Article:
In the end, always ask: Do the VLE data look reasonable? Do other similar systems behave this way? Vapor-liquid equilibrium is a complicated subject, and good engineering design demands that VLE data be as accurate as possible.


1. Andiappan. A.. McLean. A. Y., Adv. Chem. Sejl. 115. 93 (1972).

2. Balzhiser. R. E_. Samuels. M. R.. and Ehassen. J. D.: "Chemical Engineering Thermodynamics: The Study of Energy. Entropy and Equilibrium." Prentice-Hall, Engiewood Cliffs. N.J.. 1972.

S. Fredenslund. A. Gmehling. J., and Rasmussen. P.: "Vapor-Liquid Equilibria Using UNIFAC." Elsevier, New York. 1977.

4. Fredenslund. A.. Gmehling, J., and Rasmussen. P.. Ind Eng. Chat. Proctts Da. Dev., 21, 118(1981).

5. Green. S. J., and Vener. R. E.. ImL Eng. Chem.. 47. 103 (1955).

6. Heil. J. F.. and Prausnhz, J. M.. AIChE J.. 12. 678 (1966).

7. Heil J. ?.. Doctoral dissertation. Univ. California. Berkeley (1965).

8. Holmes, J. H.. and Van Winkle, M., Ind. Eng. Chem.. 62. 21 (1970).

9. Othmer. D. F.. Manu, M. C.. and Levy, S. L. Ind. Eng. Own.. 44. 1872 (1952).

10. Prausnhz. J. M.. Ecken. C A.. Orye, R. V.. and O'Gonnell, J. P.: "Computer Calculations for Mulbcomponent Vapor-Liquid Equilibria," Prentice-Hall. En-gtewood Cliffs. N.J., 1967.

11. Prausnhz, J. M.: Personal Communication, December 1982.

12. Rod. R. C, Prausnhz, J. M., and Sherwood, T. K.: "The Properties of Gases and Liquids." 3rd ed.. McGraw-Hill, New York. 1977.

13. Reran. H.. and Piausnio. J. M.. AIChE J. 14. 135 (1968).

14. Skjdld-Joergensen. S., Kobe, B.. Gmehling, J., and Rasmussen. P.. Ind. Eng Chem. Proas Dei. Den., 18. 714 (1979).

15. Verhoeye. L, and De Schepper. H..J. AppL Chem. BtcUdmoL. 23. 607 (1973).

16. Wilson. G. M.J. Am. Chem. Soc., 86, 127 (1964).

The author

Robot F. Wilcox is a process engineer wish Jacobs Engineering Group, Inc., P.O. Box 53495. Houston. TX 77052; teL (713) 626-2020. He has over five years of experience in piocess design, much of it in ^..hring nonideal distillations- He also does detailed design engineering, and feasibility and cost studies. Mr. Wilcox has a B.S. in chemical engineering from Purdue University, and is registered in Texas.


1.3.1 Experimental Equipment

Laboratory equipment used for VLE determination often appears simple ! in principle, cut its design and operation to obtain good data is I riddled with pitfalls. The objective of this section is to give the ¡engineer a feel for the difficulties involved. A more detailed idiscussion is given by Hala et al (53) and Null (2).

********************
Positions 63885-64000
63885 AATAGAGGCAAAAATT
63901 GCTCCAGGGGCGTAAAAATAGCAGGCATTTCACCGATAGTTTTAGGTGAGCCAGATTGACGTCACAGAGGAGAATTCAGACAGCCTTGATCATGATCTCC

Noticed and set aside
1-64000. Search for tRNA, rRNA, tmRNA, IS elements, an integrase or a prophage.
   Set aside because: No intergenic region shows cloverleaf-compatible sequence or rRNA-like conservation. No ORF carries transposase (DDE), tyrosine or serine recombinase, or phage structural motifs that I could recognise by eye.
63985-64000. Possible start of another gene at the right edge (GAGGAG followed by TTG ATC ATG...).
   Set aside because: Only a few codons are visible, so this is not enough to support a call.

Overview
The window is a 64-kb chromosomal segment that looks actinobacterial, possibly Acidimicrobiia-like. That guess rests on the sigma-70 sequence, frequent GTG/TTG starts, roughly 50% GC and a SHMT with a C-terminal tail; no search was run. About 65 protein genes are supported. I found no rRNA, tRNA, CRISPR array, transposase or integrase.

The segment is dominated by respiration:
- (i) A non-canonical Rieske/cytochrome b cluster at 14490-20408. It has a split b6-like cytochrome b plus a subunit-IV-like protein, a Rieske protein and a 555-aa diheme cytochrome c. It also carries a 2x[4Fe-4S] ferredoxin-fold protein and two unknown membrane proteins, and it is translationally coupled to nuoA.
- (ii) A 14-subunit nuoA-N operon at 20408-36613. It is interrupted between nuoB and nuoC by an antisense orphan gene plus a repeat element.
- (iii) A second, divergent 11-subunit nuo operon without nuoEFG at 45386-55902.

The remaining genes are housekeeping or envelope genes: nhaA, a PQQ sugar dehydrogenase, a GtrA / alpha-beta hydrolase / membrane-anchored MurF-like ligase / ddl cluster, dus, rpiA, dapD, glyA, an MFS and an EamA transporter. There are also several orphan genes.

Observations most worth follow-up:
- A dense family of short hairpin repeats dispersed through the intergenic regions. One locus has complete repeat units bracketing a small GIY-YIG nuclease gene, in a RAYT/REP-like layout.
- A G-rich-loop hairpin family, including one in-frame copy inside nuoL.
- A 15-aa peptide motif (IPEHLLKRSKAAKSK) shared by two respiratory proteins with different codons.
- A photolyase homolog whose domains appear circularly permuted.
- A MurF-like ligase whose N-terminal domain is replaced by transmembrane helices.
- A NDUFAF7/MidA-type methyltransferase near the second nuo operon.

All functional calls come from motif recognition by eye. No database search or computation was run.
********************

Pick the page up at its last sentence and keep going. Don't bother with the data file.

¡RECIRCULATING STILLS (Figure 1.18a) This apparatus appears simple ¡and straight forward, but has the following traps:

(i) The liquid must be thoroughly agitated to give a uniform liquid composition. This can be achieved either by the boiling action or mechanically.

(ii) There must be no condensation in the line from the still to the condenser. Such condensation causes "reflux" and a change in vapor composition.

(iii) Partial evaporation of samples must be avoided. Similarly, presence of vapor bubbles in liquid samples must be avoided.

(iv) Entrainment of liquid droplets to the condenser must be avoided.

(v) The line from the condensate receiver to the still must be small enough to prevent back-mixing of reboiler liquid, and large enough to ensure that the entering liquid does not create regions of non-unifom composition in the still.

(vi) Pressure drop between the still and pressure measurement point must be minimal. This is especially important in measurements carried out under deep vacuum.

(vii) The temperature measurement should measure the liquid temperature - not the superheated vapor temperature or the entering liquid temperature.

(viii) Degradation of material may be a problem if it is heat sensitive.

(ix) Leaks must be prevented and the instruments must be functioning properly. Leak prevention is especially important when the still operates under vacuum, where inerts accumulation may have a large influence on the equilibrium.

Was this article helpful?

0 0

Post a comment